... The few studies that focused on bird functional group-level abundance or species richness in abandoned farmlands mainly dealt with two groups: forest and open-land species (Sirami et al. 2008;Zakkak et al. 2015; but see Katayama et al. 2015). It is widely acknowledged that abandoned areas may be preferable for forest species (Dyulgerova et al. 2015;Regos et al. 2016) if tree regeneration follows farmland abandonment. However, the responses of open-land species may be more accurately understood if divided into two groups: bare-ground species and grassland species. ...
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Abandoned farmland area has been expanding globally for decades. Studies showed that conservation value of abandoned farmland has differed among studies and regions, and thus is difficult to predict. However, predicting the effects of farmland abandonment on biodiversity remains vital to the development of appropriate conservation strategies. Here, we compared the species-, community-, and functional group-level habitat suitability of abandoned farmland for birds by comparison with active farmland (pasture, cropland, and rice paddy) and natural wetland on Hokkaido, Japan, over a study area of 400 km × 500 km. Results differed markedly between functional groups. The abundance and species richness of grassland species in abandoned farmland were higher than that in active farmland, and comparable to that in wetland. In contrast, abundance and richness of bare-ground species was highest in active farmland. For most species, interactive effects between climate variables and abandoned farmland were not significant, suggesting a consistent habitat suitability of abandoned farmland irrespective of varied climatic conditions. Our results suggest that abandoned farmland plays an important role as habitat for grassland and forest species at large scales; farmland abandonment provides a valuable alternative habitat for species whose primary habitats have been lost to agricultural expansion. Especially, abandoned farmland in warmer areas in Hokkaido would represent a potential mitigation to the negative effects of wetland loss. A functional group approach synthesizes varied species-level responses and allows for a comprehensive understanding of the habitat suitability of abandoned farmland. Adopting this approach will contribute to establishing appropriate conservation strategies.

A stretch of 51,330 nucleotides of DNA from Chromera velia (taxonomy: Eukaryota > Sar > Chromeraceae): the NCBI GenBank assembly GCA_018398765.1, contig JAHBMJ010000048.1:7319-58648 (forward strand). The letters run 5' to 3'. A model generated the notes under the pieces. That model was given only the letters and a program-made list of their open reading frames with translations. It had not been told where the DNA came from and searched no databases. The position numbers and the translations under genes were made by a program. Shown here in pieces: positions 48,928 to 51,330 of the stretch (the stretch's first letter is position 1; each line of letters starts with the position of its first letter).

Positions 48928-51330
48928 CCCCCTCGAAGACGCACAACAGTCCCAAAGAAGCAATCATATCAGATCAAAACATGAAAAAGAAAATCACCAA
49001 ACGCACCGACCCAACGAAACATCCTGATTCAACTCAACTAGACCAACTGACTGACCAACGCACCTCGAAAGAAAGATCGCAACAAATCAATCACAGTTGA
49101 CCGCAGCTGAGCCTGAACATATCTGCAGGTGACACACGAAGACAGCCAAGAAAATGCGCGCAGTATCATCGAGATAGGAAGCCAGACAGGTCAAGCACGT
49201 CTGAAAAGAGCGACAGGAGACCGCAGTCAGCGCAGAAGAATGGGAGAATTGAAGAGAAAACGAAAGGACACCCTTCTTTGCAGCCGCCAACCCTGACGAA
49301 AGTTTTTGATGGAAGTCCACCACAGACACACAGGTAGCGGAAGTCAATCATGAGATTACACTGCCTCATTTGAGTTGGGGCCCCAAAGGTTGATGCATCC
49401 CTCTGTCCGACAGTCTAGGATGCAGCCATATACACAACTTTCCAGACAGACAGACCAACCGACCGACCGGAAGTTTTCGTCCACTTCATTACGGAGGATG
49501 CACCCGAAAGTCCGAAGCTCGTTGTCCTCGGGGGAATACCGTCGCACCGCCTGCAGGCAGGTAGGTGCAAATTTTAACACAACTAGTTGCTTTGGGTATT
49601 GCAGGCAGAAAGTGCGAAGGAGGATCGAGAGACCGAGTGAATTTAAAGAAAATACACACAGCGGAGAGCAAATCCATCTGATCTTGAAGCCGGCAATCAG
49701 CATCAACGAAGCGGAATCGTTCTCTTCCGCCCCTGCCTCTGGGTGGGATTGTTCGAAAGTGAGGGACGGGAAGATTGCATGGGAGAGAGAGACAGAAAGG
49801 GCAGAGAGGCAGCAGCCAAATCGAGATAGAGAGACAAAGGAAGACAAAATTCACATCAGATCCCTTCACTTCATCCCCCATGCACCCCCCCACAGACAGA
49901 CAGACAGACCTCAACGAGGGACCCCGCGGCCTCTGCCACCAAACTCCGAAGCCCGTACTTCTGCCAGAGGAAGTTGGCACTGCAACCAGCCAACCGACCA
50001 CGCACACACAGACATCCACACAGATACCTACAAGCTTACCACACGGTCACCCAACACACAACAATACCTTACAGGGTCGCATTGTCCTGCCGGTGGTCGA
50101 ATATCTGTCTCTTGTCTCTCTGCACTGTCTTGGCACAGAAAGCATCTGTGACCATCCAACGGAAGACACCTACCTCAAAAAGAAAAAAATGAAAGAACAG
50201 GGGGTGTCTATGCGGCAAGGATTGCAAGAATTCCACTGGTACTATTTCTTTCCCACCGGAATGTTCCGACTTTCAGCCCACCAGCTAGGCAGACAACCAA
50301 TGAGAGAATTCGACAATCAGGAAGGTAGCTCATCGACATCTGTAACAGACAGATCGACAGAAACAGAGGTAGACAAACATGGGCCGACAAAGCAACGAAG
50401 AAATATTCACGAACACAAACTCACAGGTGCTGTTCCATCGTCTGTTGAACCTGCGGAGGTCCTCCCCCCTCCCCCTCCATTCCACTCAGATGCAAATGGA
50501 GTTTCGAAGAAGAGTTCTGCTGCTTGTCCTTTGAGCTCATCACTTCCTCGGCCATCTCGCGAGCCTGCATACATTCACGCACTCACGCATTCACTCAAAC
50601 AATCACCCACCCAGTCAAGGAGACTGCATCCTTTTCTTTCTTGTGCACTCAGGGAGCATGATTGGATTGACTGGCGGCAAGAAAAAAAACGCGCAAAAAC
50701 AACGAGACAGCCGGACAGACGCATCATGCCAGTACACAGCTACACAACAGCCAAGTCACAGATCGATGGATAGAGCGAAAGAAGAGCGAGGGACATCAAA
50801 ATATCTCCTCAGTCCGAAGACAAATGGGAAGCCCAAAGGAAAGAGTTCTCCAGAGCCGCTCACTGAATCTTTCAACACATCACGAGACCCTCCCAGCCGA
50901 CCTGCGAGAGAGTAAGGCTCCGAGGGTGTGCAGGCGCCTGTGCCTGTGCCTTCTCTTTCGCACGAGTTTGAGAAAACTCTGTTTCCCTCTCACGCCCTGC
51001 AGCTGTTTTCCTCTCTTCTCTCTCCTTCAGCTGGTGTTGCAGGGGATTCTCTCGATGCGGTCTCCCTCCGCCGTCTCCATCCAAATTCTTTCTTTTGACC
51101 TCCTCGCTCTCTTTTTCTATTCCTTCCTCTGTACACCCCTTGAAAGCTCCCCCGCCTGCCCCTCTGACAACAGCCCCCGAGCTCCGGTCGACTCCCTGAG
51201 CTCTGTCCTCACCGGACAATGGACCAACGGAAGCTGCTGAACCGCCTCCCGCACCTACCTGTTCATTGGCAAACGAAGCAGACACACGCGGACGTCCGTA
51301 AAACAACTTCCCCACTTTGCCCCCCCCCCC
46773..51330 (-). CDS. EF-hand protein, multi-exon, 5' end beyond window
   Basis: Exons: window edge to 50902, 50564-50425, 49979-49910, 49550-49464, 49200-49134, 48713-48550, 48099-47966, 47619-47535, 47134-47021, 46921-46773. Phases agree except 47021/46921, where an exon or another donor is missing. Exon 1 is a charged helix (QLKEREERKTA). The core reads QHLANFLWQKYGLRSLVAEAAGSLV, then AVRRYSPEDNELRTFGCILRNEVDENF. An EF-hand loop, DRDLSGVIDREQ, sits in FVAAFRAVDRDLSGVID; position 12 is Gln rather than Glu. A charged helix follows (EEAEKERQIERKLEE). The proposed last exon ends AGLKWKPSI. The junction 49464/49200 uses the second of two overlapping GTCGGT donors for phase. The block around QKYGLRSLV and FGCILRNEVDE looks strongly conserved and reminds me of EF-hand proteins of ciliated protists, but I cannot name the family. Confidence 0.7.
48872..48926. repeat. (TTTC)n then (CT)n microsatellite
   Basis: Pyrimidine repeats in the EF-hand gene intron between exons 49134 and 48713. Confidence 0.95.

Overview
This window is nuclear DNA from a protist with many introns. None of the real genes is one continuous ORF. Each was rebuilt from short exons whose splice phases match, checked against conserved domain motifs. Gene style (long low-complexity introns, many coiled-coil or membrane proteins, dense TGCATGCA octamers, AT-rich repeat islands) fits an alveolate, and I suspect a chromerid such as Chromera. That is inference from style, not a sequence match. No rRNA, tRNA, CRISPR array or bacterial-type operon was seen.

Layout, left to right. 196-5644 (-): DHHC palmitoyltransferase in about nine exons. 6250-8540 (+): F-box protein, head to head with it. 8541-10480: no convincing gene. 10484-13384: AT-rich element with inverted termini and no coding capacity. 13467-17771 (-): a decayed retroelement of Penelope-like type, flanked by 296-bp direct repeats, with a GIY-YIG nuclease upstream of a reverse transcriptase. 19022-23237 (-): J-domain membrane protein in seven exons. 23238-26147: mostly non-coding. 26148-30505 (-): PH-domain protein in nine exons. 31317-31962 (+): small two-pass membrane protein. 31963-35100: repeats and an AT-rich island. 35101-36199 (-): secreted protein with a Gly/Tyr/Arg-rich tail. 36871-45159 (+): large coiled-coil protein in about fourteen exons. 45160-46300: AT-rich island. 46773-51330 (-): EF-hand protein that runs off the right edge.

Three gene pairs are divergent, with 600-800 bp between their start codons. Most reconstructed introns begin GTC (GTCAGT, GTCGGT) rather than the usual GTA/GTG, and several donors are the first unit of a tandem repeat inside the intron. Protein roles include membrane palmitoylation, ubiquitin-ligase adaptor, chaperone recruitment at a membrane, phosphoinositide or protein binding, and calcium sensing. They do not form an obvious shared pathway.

... Il fenomeno di ricolonizzazione di aree aperte disboscate in passato, detta "successione secondaria", non è mai un ritorno all'effettivo ambiente forestale primario, sia in termini vegetazionali che in composizione di specie (Amici et al. 2013;Assini et al. 2014;De Frenne et al. 2011;Koch & Jurasinski 2015;Lundberg et al. 2017) Questa ulteriore trasformazione del territorio, all'apparenza naturale e favorevole alla biodiversità, è però una grave minaccia per ecosistemi di cui l'uomo è stato fautore e che ospitano un gran numero di specie, animali e vegetali, specializzate e incapaci di vivere in ambiente di bosco chiuso (De Frenne et al. 2011). In letteratura ci sono molti esempi che descrivono l'impatto negativo delle successioni secondarie su specie animali (Coturnice nel appennino settentrionale (Rippa et al. 2011), altri uccelli in zone rurali abbandonate della Bulgaria (Dyulgerova et al. 2015), insetti ortotteri (Gröning et al. 2007) e piante (Dachtylorhiza incarnata (Schrautzer et al. 2011). Nell'allegato I della direttiva Habitat (EUROPEE 1992), che elenca gli "habitat naturali di interesse comunitario la cui conservazione richiede la designazione di aree speciali di conservazione" sono riportati anche diversi ambienti detti "seminaturali" che necessitano dell'azione umana per essere mantenuti (e.g. ...
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... Likewise, Cluster 7, exhibits special interest in the relation between land abandonment and some bird communities in Eastern Europe. Some conclusions indicated that new land use management and conservation policies needed to be developed which focused on land abandonment areas (Mikulić et al., 2014) and rural sustainable development should be supported to encourage effective small scale extensive farming (Dyulgerova et al., 2015). ...